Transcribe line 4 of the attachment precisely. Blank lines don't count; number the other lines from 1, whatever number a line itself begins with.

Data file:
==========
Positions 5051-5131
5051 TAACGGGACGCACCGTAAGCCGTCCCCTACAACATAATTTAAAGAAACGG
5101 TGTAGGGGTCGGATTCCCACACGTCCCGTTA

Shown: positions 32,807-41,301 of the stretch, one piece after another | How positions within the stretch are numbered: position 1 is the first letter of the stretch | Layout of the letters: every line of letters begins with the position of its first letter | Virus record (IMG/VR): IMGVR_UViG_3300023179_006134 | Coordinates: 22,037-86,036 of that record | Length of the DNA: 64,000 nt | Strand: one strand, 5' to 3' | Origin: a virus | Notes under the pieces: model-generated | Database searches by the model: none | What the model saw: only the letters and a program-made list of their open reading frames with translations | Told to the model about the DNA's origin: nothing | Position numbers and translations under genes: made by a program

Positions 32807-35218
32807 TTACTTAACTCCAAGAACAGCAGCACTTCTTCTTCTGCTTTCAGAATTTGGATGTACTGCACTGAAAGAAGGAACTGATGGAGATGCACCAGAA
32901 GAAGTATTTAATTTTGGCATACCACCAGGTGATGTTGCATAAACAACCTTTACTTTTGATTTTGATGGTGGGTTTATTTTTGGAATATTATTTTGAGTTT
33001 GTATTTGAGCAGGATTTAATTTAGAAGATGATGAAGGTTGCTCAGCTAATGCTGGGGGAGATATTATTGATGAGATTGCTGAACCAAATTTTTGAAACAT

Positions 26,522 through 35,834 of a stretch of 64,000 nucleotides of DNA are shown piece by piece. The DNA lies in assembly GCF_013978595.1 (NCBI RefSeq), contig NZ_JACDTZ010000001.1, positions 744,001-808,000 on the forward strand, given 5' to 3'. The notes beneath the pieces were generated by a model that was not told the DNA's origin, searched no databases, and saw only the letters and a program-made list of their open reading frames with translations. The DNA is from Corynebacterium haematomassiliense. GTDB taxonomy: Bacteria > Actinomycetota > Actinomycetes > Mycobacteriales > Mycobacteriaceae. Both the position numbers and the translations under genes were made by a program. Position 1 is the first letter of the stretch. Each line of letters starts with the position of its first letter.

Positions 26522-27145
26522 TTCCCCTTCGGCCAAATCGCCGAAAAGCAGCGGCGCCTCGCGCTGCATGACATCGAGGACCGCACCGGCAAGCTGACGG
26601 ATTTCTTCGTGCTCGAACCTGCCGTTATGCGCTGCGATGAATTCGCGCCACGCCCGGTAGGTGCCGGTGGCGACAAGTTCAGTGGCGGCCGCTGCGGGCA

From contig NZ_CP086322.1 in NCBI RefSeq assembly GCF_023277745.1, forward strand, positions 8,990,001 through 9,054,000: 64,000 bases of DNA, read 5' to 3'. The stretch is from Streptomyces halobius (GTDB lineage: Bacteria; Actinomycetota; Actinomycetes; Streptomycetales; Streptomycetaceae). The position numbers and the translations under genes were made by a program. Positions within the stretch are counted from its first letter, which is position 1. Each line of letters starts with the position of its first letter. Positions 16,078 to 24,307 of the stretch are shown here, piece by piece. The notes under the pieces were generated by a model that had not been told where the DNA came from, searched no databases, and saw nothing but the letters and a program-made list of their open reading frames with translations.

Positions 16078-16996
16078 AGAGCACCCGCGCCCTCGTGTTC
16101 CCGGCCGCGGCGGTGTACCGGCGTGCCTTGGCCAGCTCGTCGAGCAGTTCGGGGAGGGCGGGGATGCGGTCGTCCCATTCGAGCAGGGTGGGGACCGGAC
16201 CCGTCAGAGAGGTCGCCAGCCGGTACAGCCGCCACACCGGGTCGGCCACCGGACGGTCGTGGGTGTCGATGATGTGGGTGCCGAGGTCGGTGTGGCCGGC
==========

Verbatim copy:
Shown: positions 32,807-41,301 of the stretch, one piece after another | How positions within the stretch are numbered: position 1 is the first letter of the stretch | Layout of the letters: every line of letters begins with the position of its first letter | Virus record (IMG/VR): IMGVR_UViG_3300023179_006134 | Coordinates: 22,037-86,036 of that record | Length of the DNA: 64,000 nt | Strand: one strand, 5' to 3' | Origin: a virus | Notes under the pieces: model-generated | Database searches by the model: none | What the model saw: only the letters and a program-made list of their open reading frames with translations | Told to the model about the DNA's origin: nothing | Position numbers and translations under genes: made by a program